Community

Laetitia Deweer: Motor de vida

Written by Marisol
WAYRA Instituto de Español

By: Marisol Arias Photos by: Tamarindo News Files

For 10 years, CEPIA has supported thousands of at-risk children, teens at and their families

Channel 7 TV program rewards community leaders Laetita Deweer is enthusiastic and determined and undoubtedly these are her distinct characteristics. However, she is best known for her devotion to children and teenagers.

For more than one decade through CEPIA, Laetitia has given opportunities to hundreds of vulnerable children, teenagers and their families who, due to their economic status, have been neglected and excluded.

It is precisely because of her actions and devotion to change these realities and by objectively committing herself to this community that she was nominated for “Motor de vida” (Engine for life). The program “Motores de vida” on Channel 7 (the National Costa Rican TV station) has captivated the hearts of viewers with stories of community leaders nominated freely by themselves or by people who recognize their example as sources of inspiration. Deweer was nominated by Carolina Ruiz (a founding member of CEPIA), who admires Laetitia very much and completely understands her dreams and desires.

THE Tamarindo News wanted to know how Laetitia felt about her nomination. Thanks to this TV program her work may become known at a national level.

Over the last 10 years, through her organization CEPIA, Laetitia Deweer has changed the environment of children and teenagers in poverty within the community. For this commendable job, she was nominated by the TV program “Motores de vida”.

Here’s what she had to say: THE Tamarindo News (TN): How did you receive the news about your nomination? Does this boost your motivation to keep on working for the children?

Laetitia Deweer (LD): I am very pleased to make our model of social-community work known to all Costa Rica. I am motivated to continue working, despite the difficulties related to these activities. I also expect that more people will support us and more associations will copy this model for other communities in the country.

TN: What would you do with the prize if you win?

LD: We would swap the car for a minivan, which we would use to drive the children to their sports practices, and the abused or sexually molested victims to the courtrooms or shelters. We would do the shopping for the community center and the programs. Volunteers need a vehicle to visit families in poverty, the psychologist has to visit schools and homes for comprehensive care, the staff needs to register children for their activities, etc.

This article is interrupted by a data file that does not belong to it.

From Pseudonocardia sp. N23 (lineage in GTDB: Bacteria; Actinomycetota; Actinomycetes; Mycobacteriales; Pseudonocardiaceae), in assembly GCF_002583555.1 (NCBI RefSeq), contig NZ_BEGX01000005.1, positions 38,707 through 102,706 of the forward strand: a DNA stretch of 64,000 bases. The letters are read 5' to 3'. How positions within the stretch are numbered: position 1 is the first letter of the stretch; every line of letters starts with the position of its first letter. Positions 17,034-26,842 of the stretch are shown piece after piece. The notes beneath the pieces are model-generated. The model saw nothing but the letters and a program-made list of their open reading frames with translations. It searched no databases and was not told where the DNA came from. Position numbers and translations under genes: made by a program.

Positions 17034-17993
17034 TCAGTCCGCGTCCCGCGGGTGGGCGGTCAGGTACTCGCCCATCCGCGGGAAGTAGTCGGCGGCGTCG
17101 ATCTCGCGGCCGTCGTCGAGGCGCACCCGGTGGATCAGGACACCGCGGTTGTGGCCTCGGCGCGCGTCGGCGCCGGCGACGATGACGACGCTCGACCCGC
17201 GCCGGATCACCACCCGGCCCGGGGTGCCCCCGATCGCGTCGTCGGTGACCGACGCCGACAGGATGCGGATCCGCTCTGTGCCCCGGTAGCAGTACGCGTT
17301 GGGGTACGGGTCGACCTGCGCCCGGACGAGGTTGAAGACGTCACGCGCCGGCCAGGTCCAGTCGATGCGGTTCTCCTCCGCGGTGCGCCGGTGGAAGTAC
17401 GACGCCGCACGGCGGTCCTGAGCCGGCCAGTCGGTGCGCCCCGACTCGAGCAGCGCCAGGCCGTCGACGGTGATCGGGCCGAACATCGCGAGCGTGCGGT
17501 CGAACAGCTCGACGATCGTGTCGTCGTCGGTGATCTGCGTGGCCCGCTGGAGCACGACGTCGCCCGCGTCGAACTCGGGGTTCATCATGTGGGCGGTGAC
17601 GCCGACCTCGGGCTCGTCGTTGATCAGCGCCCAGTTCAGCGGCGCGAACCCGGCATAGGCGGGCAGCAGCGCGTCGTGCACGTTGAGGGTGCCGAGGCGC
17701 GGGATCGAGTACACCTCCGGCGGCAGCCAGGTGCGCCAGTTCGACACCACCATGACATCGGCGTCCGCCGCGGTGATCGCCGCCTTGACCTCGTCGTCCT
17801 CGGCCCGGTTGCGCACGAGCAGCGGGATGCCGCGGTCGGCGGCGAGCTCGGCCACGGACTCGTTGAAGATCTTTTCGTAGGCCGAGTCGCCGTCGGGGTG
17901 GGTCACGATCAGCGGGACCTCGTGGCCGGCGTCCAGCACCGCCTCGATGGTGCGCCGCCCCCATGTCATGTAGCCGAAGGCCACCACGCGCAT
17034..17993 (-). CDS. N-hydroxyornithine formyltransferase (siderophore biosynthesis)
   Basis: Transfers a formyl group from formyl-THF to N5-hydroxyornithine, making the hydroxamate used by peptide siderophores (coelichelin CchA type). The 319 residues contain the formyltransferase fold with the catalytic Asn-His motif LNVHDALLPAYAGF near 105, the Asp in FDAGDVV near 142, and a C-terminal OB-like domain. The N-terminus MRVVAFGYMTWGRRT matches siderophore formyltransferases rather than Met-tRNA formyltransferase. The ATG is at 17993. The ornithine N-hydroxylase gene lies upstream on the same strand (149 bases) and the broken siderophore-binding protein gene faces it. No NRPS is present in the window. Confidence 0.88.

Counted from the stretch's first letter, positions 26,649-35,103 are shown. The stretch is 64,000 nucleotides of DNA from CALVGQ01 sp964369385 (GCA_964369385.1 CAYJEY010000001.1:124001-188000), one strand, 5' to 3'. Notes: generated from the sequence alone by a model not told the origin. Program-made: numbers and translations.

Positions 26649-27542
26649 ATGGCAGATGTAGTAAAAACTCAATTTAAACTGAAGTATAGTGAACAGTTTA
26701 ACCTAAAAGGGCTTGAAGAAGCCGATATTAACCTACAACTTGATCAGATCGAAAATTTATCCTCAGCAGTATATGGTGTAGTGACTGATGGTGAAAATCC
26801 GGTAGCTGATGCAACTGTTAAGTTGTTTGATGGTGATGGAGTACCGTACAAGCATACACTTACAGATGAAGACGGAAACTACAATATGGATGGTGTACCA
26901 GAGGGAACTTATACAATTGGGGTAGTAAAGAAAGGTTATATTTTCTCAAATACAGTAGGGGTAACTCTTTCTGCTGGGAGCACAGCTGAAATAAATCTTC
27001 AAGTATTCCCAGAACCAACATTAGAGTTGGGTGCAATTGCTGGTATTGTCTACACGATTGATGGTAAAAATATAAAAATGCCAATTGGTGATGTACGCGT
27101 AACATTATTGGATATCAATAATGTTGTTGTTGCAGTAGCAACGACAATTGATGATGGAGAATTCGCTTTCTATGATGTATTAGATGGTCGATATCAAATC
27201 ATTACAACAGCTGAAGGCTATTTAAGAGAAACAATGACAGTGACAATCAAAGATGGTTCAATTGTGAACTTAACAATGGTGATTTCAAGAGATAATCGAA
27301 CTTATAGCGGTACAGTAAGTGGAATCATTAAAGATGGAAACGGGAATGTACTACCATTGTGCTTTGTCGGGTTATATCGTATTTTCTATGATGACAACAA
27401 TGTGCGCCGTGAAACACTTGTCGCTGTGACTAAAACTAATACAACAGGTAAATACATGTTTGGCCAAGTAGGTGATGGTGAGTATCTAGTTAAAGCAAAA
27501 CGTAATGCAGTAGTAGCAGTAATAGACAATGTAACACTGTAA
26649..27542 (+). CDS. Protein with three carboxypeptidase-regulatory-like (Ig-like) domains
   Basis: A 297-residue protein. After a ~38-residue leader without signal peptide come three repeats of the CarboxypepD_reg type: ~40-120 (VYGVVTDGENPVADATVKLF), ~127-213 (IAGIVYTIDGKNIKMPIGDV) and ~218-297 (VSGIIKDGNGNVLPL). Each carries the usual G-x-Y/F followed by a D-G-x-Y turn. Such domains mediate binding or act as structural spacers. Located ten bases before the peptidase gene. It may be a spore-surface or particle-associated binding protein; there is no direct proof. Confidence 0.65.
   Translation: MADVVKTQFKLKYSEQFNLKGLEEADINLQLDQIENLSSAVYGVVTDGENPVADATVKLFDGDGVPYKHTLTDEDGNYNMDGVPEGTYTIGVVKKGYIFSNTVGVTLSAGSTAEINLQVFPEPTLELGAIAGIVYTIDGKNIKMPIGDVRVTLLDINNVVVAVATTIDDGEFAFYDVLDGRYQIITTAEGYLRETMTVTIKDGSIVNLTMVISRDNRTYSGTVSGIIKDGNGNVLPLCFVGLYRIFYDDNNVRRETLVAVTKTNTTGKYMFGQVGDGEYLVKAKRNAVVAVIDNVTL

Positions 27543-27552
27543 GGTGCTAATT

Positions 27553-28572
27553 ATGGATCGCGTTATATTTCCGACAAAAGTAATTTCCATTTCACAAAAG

TN: How much does this public exposure stimulate support for CEPIA and its projects?

LD: The first impact was receiving lots of mails from people who want to become volunteers, many from San José. There is a great need in this country to offer people a reliable, professional and organized model of volunteer work in their communities. We expect many people will give us financial support; it is a constant, tough battle to survive as an association. Part of our expenses are covered, but we have to raise funds, approximately 50 million colones (US$100.000), every year.

TN: How many at-risk children and families were you able to assist over these years?

LD: Our database shows 1,200 under-aged and 550 adults in the period of 2015-2016. The Huacas Community Center reaches almost 100% occupancy during the day and night from Monday through Friday.

TN: Why is it that CEPIA´s leadership is a “Motor de Vida”?

LD: I personally feel that every day I give my energy to motivate people that benefit from our association. Volunteers, teachers, students and families have to move forward, to live in a united community, without violence. I try to transmit to them my inexhaustible faith constantly, integrating peace, love, compassion and social justice as a lifestyle.

TN: How do you imagine CEPIA in the upcoming years?

LD: I hope that more community centers like CEPIA manage to develop in Liberia, San José and other towns and cities in need of human connection, education, care, health, culture and all the magic this place has to offer. For the Huacas-Tamarindo-Flamingo region, I hope that CEPIA finds enough families with sufficient financial resources to help more at-risk families by providing $50 per month, and that programs, such as the girls club and sports, can expand to each of the 17 coastal communities. We have not achieved that goal yet. About “Motores de vida” This Channel 7 TV program will choose four candidates, inspirational examples, who touch the lives of the members within their community and create social change.

These four “motores de vida” will have the chance to win numerous prizes, including a brand new Suzuki Alto 800 for first place and $2,000 for every one of the other three leaders.

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